Infrastructure is also critical and part of the reason for our team’s strong support for a dedicated Energy goal and for the approach we take to Water and Sanitation. It is important to note that the growth impact of infrastructure investments varies tremendously, depending on many factors that will need to inform our deeper deliberations. We do see promise in a target that would encourage infrastructure development for access to modern services that serve the public good, including energy distribution, road and rail links, ports and ICT connectivity. A well-crafted target in this area would serve to advance a number of goals.

In terms of skills and labour market training, we believe we should focus on demand-driven skills and technical vocation training, particularly for youth. We see value in a target such as for example, decreasing the number of young people not in education, employment, or training by x%.

We would also like to stress that we favor identifying targets on growth and employment that are crosscutting with other goal areas. For example, targets that focus on women’s economic empowerment by giving women access to productive assets, building women’s employment, businesses and skills, and increasing their participation in economic decision-making are mutually reinforcing and support both our objectives of gender equality and economic empowerment. Regardless of its placement in the overall framework, we believe this issue needs to be well reflected.


Turning now to energy: our team strongly supports a dedicated goal in this area – a goal that reflects the critical role of modern energy services in development progress and economic growth. We have asked that this group identify key developmental bottlenecks, and we believe this to be one.

Modern energy services underlie productive industry, trade networks, effective delivery of services, efficient agricultural food supply chains and the revolutions in information and telecommunications which have shaped today’s global economy.

For these and other reasons, access to energy and electricity is thus a fundamental driver of economic growth and poverty reduction. As an example, in Africa, it is estimated that only 29% of Africans have access to electricity. On average, businesses experience power outages 56 days a year, resulting in revenue losses of somewhere between 6% and 20% in some sectors.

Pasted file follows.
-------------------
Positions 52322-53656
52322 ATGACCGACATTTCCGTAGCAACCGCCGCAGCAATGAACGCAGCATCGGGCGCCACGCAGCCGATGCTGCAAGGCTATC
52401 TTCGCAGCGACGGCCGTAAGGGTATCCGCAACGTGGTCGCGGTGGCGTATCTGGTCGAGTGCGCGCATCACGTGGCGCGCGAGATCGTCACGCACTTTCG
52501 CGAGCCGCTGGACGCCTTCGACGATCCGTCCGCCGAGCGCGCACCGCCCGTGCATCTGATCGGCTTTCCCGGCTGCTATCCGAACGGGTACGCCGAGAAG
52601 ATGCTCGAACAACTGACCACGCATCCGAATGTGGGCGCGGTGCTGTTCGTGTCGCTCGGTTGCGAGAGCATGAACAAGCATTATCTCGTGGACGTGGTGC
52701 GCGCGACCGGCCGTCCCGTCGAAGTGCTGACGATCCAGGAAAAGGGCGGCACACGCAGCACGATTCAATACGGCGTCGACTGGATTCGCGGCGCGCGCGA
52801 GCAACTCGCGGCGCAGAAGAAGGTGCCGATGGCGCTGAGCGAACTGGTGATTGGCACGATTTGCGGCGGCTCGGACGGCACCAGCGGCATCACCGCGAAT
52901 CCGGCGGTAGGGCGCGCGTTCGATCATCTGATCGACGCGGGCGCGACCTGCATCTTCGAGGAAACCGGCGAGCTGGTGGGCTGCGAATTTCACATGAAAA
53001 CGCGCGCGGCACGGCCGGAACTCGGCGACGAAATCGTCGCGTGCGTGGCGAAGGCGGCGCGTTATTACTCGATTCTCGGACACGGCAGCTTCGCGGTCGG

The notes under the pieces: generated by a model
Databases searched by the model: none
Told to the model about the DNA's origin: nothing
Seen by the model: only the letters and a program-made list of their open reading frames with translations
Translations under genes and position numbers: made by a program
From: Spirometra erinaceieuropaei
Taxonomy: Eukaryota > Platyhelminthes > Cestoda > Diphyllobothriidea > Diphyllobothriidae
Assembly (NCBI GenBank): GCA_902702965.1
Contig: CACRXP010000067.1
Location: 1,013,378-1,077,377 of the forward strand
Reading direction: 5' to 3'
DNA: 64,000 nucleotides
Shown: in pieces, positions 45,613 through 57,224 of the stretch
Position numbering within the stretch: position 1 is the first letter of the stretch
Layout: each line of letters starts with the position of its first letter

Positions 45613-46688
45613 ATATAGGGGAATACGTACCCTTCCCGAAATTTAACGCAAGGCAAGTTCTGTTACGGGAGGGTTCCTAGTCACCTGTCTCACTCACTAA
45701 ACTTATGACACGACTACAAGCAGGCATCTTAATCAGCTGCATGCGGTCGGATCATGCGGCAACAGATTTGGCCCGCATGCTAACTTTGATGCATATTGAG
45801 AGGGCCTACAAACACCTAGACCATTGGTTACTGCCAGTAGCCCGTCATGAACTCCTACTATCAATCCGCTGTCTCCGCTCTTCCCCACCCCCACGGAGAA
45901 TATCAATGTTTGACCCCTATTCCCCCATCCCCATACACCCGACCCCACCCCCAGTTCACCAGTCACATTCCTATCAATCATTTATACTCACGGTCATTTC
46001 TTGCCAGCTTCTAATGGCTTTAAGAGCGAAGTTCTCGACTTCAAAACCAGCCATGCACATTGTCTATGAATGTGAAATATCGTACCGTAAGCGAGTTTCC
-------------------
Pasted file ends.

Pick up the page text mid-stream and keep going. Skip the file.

We see potential in some of the target areas proposed by the co-chairs – universal access to modern energy services; increased share of renewable energy in the global energy mix; improved energy efficiency in buildings, industry, agriculture, and transport; phased out inefficient fossil fuel subsidies; and deployment of cleaner, low-emission energy technologies.

We also wish to propose that this group give serious consideration to transparent, inclusive, and sustainable management of the energy sector – including the exploration and development of energy resources and revenues.

Regarding the phase-out of inefficient fossil fuel subsidies, with a well-managed transition, this has the potential to have the single greatest impact of all activities listed here. Subsidies inflate oil prices globally and exacerbate energy shortages by artificially raising inefficient energy consumption. They stress national budgets and weigh on countries’ trade balances. In 2011 alone, such subsidies are estimated to have accounted for $480 billion globally.

These subsidies undermine sustainability and climate imperatives and discourage renewable energy investments. We believe that eliminating such subsidies could reduce global greenhouse-gas pollution by 10 percent by 2050.

Finally, the reliability of many countries’ energy supplies remain vulnerable to market and political disruptions. Sound policy and regulatory frameworks that reduce private sector investor risks and mobilize expanded financing and investment will, we believe, Mr. Chairman, be critical to our energy efforts.

I thank you, merci beaucoup.